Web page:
Immigrants Speak Out
Coast to coast, thousands march for immigrant rights
Revolutionary Worker #929, October 26, 1997
"For many people in our community, the problem of immigration laws will prove to be devastating to their lives. We are a people who have had to struggle all our lives. But we're not going to lie down and die because of these draconian immigration laws. So we are out here today. And nobody gonna call us illegal. Nobody gonna tell us that we are illegitimate, that we do not have a right to be. We come to this country, we work like everybody else, we pay our dues, we make our contribution to this country. We will not be treated like dirt. We will not be stepped on. And we gonna fight."
A Jamaican woman at the Oct. 12 march in New York City
On October 12, the March of Immigrants and Poor, sponsored by Coordinadora 96 and other groups, brought together 1500 people in New York City. On the same day, there were marches for immigrant and Latino rights in several other cities across the country. Last year on October 12, tens of thousands of people from across the country participated in the Coordinadora 96 march in Washington, D.C.
The New York march went from Columbus Circle to the United Nations. People came from Chicago, Toledo, Boston, Lawrence (Massachusetts), New Jersey and all over the state of New York. A leaflet for the march listed a number of demands: "amnesty for the undocumented; no more police abuses; education for our children; labor protection; increase the minimum wage; citizenship without bureaucracy; respect for human rights."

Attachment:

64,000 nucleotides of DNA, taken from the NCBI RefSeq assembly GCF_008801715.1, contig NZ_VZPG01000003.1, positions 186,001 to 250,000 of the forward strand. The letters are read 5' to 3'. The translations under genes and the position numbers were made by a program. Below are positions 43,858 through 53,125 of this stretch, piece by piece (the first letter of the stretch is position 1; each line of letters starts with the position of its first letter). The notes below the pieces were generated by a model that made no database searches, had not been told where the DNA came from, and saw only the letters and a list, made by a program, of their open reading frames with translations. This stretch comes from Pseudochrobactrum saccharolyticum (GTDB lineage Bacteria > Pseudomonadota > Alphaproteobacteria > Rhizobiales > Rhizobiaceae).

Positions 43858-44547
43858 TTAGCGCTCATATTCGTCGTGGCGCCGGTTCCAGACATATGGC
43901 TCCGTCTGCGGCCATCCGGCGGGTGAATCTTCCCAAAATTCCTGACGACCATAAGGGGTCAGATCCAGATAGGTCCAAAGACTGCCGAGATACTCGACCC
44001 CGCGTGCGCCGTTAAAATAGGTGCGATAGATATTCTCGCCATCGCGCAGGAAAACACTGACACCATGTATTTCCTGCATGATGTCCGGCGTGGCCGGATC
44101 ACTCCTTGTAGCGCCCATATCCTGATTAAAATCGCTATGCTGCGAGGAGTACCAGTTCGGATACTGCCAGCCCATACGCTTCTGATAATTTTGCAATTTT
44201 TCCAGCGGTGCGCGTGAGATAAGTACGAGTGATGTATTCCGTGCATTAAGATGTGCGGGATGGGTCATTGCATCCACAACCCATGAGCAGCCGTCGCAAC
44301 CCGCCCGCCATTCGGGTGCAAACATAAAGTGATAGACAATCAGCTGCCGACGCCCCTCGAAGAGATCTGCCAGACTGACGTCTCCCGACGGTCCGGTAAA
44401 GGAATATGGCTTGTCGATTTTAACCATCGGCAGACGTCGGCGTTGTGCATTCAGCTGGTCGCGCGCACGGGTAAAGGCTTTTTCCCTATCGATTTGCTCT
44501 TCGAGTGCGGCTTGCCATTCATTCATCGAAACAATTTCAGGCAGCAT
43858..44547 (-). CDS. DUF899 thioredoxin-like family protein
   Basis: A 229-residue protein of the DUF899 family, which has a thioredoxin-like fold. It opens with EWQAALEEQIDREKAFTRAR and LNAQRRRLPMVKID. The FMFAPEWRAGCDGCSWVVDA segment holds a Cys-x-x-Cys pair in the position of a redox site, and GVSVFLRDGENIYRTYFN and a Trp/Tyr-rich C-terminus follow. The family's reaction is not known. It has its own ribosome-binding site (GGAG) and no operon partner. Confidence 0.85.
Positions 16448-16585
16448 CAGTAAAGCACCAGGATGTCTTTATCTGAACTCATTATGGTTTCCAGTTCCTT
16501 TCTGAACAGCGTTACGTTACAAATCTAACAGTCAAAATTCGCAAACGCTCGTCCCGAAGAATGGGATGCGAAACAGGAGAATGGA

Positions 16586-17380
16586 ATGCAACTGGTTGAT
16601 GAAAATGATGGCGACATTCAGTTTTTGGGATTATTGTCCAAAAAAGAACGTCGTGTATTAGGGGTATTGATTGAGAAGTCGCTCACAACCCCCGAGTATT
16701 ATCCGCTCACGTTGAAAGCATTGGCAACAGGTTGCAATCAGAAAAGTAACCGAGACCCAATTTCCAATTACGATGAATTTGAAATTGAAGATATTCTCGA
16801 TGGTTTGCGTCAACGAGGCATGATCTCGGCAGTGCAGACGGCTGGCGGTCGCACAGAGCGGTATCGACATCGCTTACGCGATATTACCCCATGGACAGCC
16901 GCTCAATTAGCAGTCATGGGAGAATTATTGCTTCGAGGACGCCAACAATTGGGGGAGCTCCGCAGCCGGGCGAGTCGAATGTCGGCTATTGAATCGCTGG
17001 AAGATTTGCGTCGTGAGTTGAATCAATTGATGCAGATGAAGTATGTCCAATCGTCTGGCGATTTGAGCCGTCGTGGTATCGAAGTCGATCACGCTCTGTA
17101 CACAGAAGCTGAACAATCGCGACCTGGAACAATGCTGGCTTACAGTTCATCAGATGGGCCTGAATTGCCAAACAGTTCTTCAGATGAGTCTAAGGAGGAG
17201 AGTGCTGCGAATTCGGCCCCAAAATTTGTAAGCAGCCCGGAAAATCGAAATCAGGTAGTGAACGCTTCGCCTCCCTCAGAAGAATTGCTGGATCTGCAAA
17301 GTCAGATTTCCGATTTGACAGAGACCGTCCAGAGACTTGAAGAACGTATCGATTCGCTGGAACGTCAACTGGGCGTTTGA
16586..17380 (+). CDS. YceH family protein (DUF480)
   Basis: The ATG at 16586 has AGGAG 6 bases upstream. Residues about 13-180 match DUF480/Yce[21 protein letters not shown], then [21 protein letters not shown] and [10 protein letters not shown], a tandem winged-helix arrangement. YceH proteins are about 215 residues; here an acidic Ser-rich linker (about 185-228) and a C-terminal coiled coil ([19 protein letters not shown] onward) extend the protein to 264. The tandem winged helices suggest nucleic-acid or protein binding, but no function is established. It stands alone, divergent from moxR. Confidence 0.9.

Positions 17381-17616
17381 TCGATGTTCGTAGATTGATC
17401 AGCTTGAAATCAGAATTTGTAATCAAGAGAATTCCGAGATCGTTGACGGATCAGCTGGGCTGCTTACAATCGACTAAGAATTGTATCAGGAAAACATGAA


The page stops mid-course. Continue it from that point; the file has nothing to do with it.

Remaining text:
As the contingents formed for the march, it was clear that this was a very diverse gathering. The majority were Latino immigrants from Mexico and El Salvador. There were also Latinos from many other countries and immigrants from Haiti, Bangladesh, Poland, Albania, the Caribbean, West Africa, Korea and other places. Members of the Latin Kings street organization marched at the front with Iris Baez, whose son Anthony was murdered by a cop. There were people from various indigenous groups and organizations, and a "Free Leonard Peltier" banner was carried in the march.